Canine Wellness Care
Signs of Aging in Dogs
SENIOR DOG CARE
Annual wellness exams keep your dog as healthy as possible!
The onset of symptoms such as increased thirst, excessive barking and changes in sleeping patterns could, indeed, be signs of old age - and therefore precisely the time to worry.
A seven-year-old pet is equivalent to a 50-year-old human. An annual examination for your pet at that age is like a senior person getting a physical once every seven years. Consider that new technologies and procedures make it possible for pets to live longer and healthier lives than ever. Life-threatening problems of only a few years ago are treatable conditions today. On the other hand, the "Don't worry" mentality can result in minor problems quickly becoming major ones.
Good senior dog care begins with regular bi-annual check-ups!
Senior canine care begins during your dog's regular bi-annual (twice a year) veterinary exam. Annual blood work is recommended, but some tests may not be required.
During your dog's senior wellness exam, we will ask you a series of questions regarding any changes in your dog’s activity and behavior, perform a complete physical exam and recommend a senior panel blood chemistry test. The senior panel blood test includes a complete blood count (CBC), electrolytes, enzymes and chemical elements such as calcium and phosphorous. This information helps us determine how various organs, such as your pet’s kidneys, pancreas, and liver, are currently functioning. The results of these tests helps us formulate an accurate diagnosis, prescribe proper therapy, and monitor the response to treatment. We may recommend further testing based on the results of these tests.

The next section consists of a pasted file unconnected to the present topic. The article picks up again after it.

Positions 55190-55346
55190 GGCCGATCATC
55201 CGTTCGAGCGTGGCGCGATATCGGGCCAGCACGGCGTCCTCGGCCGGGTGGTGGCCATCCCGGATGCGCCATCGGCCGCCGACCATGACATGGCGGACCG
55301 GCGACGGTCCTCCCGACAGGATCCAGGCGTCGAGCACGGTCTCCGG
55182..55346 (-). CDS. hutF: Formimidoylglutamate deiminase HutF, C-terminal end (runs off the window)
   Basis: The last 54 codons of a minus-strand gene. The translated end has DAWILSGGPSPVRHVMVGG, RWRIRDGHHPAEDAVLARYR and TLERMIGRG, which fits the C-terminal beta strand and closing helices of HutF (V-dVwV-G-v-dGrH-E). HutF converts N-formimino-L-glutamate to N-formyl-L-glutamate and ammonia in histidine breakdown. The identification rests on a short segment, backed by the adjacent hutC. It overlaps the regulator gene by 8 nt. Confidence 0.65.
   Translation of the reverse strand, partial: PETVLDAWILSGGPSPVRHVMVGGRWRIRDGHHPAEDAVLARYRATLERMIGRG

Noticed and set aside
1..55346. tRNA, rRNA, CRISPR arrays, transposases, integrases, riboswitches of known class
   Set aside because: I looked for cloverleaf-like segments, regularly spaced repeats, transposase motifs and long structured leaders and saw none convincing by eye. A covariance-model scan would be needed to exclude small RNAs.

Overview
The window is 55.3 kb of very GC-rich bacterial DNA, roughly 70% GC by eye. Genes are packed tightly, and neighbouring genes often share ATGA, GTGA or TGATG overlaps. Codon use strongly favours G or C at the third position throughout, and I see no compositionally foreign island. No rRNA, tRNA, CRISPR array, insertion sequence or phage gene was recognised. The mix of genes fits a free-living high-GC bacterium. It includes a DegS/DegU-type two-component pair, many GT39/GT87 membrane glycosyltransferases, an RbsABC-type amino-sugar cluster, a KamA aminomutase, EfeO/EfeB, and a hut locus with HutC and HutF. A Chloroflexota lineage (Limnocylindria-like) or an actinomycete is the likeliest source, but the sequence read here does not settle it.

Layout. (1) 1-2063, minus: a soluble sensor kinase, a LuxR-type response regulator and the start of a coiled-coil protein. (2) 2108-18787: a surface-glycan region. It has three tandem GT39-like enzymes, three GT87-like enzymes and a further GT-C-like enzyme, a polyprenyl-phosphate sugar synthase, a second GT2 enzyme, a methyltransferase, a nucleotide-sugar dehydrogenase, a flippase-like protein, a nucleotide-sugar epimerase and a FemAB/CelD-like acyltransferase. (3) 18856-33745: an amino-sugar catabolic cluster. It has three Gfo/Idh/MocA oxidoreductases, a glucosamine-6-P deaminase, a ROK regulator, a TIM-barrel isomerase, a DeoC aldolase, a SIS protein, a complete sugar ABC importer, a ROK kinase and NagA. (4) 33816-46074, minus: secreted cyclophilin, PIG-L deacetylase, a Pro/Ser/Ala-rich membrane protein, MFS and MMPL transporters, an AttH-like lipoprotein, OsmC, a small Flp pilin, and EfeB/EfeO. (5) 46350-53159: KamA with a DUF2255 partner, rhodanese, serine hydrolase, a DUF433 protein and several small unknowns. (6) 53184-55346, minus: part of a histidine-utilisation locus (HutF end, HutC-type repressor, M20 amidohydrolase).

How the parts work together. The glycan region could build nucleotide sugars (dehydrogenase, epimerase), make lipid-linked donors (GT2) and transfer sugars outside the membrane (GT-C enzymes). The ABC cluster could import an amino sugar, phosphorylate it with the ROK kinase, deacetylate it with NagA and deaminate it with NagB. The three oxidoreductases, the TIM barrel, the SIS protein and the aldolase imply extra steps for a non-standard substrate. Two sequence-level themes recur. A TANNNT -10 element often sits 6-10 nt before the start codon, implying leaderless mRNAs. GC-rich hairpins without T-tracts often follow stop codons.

In between vet visits, here are Ten Tips to take better care of your Senior Petizen:
1.) Monitor changes in health, behavior and appearance. Note difficulty with urination and irregular bowel movements, which could be indications of something more serious.
2.) Spay or neuter your pet. Ask your veterinarian if the procedure is advisable at his age, but doing so now could avert serious tumors.
3.) Begin regular but moderate exercise. Start with ten minutes and increase based on your pet's capacity. If you note difficulty with breathing or ability to exercise, alert our office.
4.) Switch to a senior-appropriate diet to provide higher quantities of important nutrients.
5.) Don't change surroundings. Familiarity can be a blessing in their old age.
6.) Inspect the mouth, gums and teeth regularly. Loose teeth and inflammation can be early signs of internal troubles.
7.) Increase groomings and examinations. Check for rashes, lumps, sores and bad odors. Use senior specific products designed to maintain and protect their healthy coat. Daily grooming and brushing not only strengthens the bonds the two of you share, but also stimulates their oil glands, and promotes a healthy, shiny coat.
8.) Modify the environment to prevent sickness and injury. Keep rooms warm and dry. Senior pets, like their owners, can't fight off common diseases and infections like they once could. Watch for difficulty climbing stairs and general disorientation.
9.) Control food portions and observe weight gain. Obesity in older cats and dogs, caused by slowing metabolism, can trigger arthritis, diabetes and other painful conditions that decrease life expectancy.
10.) Keep up the TLC. Mature pets need your love and affection more than ever. Such intangibles can absolutely add to your pet companion's life expectancy. It may not be scientific, but it's true.